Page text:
Dennis Anderson
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– Home to steep bluffs and pastoral valleys, this picturesque region of the state often takes second billing to the lakes and piney woods of “Up North’’ Minnesota. But the southeast is no less beautiful or enchanting. Its oaks and aspens, basswoods, maples and elms are as inspiring as any northern coniferous forest. Plus — and it’s a big plus — the southeast is a geologic spectacle that boasts a latticework of cold-water rivers, streams and creeks that bend beautifully through welcoming state parks. Last week, at times dodging summer thunderstorms, I revisited three of these parks, fly rod in hand: Forestville/Mystery Cave, Beaver Creek Valley and Whitewater. Here’s a guide to each, whether you drive southeast to fish, camp, wildlife watch or simply tour a part of the state that will draw you back again and again.

Forestville/Mystery Cave State Park

Nearest city: Preston

Contact: Main park: 507-352-5111. Mystery Cave: 507-937-3251.

Camping: 73 sites, 23 with electric hookup. RV length limit: 50 feet. Shower and flush bathrooms on site. Park also has a horse camp with 55 sites, 23 electric. Two group campsites also are available.

Camper cabins: Five, each with heat and electricity and available year-round by reservation. No pets. The cabins are a great option for people short on camping gear, or who prefer not to “rough it’’ too much.

Activities: Hiking. Horseback trails. Cave tours (reservations: 866-857-2757), as well as tours through historic Forestville.

Wildlife: 175 bird species have been identified, including scarlet tanagers and redstarts. Also: deer, mink, beaver, raccoon, opossum, woodchucks, coyotes and squirrels. The park — like much of the southeast — is home to a few rattlesnakes.

Fishing: Forestville Creek, South Branch of the Root River and Canfield Creek join in the park to become the South Branch of the Root. Though high and off-color last week, the rivers were fishable (for current southeast stream conditions go online to Throughout the southeast, trout angling regulations can vary, stream to stream. Some streams, such as Canfield (a favorite of mine) can be fished with flies or artificial lures only. Bait is OK on others (DNR trout fishing guides are available at the park office). Fly anglers, meanwhile, can find a hatch guide for the southeast at Now in early June, look for brown drakes, light Hendrickson’s, blue-winged olives and various caddis.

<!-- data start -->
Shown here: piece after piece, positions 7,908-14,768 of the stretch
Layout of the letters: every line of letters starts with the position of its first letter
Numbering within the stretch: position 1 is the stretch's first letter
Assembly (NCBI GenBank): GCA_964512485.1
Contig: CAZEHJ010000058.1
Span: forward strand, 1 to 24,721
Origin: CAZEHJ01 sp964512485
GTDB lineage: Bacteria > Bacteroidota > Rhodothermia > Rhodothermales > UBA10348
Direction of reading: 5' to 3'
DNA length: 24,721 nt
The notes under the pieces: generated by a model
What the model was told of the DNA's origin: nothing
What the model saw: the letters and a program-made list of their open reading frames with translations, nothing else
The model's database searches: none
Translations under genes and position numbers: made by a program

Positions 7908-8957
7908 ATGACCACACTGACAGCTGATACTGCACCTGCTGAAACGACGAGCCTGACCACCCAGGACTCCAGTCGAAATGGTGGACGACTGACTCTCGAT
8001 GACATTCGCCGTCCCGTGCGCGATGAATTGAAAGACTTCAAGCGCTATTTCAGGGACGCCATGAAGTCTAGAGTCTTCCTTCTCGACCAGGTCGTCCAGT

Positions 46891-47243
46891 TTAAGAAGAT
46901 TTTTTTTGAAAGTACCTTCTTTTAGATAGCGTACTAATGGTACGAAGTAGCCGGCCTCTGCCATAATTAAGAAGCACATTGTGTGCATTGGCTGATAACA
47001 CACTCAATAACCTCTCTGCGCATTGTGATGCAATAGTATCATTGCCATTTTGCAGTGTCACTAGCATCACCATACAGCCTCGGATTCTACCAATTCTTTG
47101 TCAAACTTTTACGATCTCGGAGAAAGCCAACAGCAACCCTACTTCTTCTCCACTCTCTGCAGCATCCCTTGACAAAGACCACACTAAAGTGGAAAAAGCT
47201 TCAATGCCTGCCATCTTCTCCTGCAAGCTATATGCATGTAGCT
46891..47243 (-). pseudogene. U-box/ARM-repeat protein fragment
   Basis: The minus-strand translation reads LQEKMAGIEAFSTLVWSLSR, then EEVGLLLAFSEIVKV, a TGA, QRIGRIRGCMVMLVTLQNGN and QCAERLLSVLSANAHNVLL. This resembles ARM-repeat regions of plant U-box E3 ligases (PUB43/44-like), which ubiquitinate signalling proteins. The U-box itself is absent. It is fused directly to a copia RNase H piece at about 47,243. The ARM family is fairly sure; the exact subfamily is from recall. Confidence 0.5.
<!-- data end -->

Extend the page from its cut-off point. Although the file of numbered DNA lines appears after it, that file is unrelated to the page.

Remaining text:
Beaver Creek

Valley State Park

Nearest city: Caledonia

Contact: 507-724-2107

Camping: Forty-two sites, 16 with electricity. RV length limit: 55 feet. Walk-in sites available. Park also has a group camp with parking for up to 10 vehicles. Showers available seasonally, as is an RV dump station.

Camper cabins: One, with electricity, available by reservation April through October. No pets.

Activities: A hike to the “Big Spring’’ in the park is a must. The park is also a popular destination for birders. The Acadian flycatcher, Cerulean warbler and Louisiana waterthrush — each rare — nest here.

Wildlife: I saw eight whitetails last week within an eighth of a mile of the park entrance. Red and gray foxes, minks, badgers, muskrats and, of course, wild turkeys also thrive.

Fishing: Southeast Minnesota in aggregate is home to more than 700 miles of designated trout streams. Few of those miles can challenge the angler as much as East Beaver Creek (managed as a wild trout fishery), West Beaver Creek (ditto) and Beaver Creek (the DNR stocks some browns and rainbows here). Unlike some southeast streams that are wide enough for anglers to put some distance to a cast, these waterways are in many places narrow and overhung with vegetative canopy cover. Oftentimes also these streams are gin clear, and their trout can spook easily, spoiling an angler’s approach. Still, West Beaver and East Beaver are home to prized native brook trout and also in some places, the DNR says, to more than 150 brown trout per mile longer than 12 inches.


State Park

Nearest city: Altura

Contact: 507-312-2300

Camping: 148 drive-in sites; 16 pull-throughs. Eighty-seven have electricity. RV limit: 50 feet.

Camper cabins: Five. Two sleep five, with electricity, and are available year-round. Two sleep six and are similarly rigged and available. One sleeps five but is available only April through November.

Activities: Whitewater State Park is 100 years old this year. For events planned in June to celebrate the anniversary, go online at All manner of hiking trails, easy to climb-a-bluff challenging, are available.

Wildlife: Bald eagles and turkeys are highlights among the park’s 50 different mammals and more than 250 kinds of birds. You might hear a ruffed grouse drum while you fish or hike, and in spring if you’re lucky you’ll spot a Louisiana waterthrush.

Fishing: Whitewater is a Minnesota State Park system gem. Yet last week its rivers were supremely muddy, thanks to downpours this spring and early summer. Fish can be caught in these conditions (which were improving Friday), sometimes big ones (though apparently not by me). That said, as Whitewater’s riverways clear, mornings and evenings will be best, given, especially on weekends, that the park often fills up, or nearly so. Park newcomers seeking trout often concentrate upstream of Trout Run Creek’s confluence with the Middle Branch of the Whitewater River. But the entire park fishery is accessible, a joy to wade and relatively easy to fish.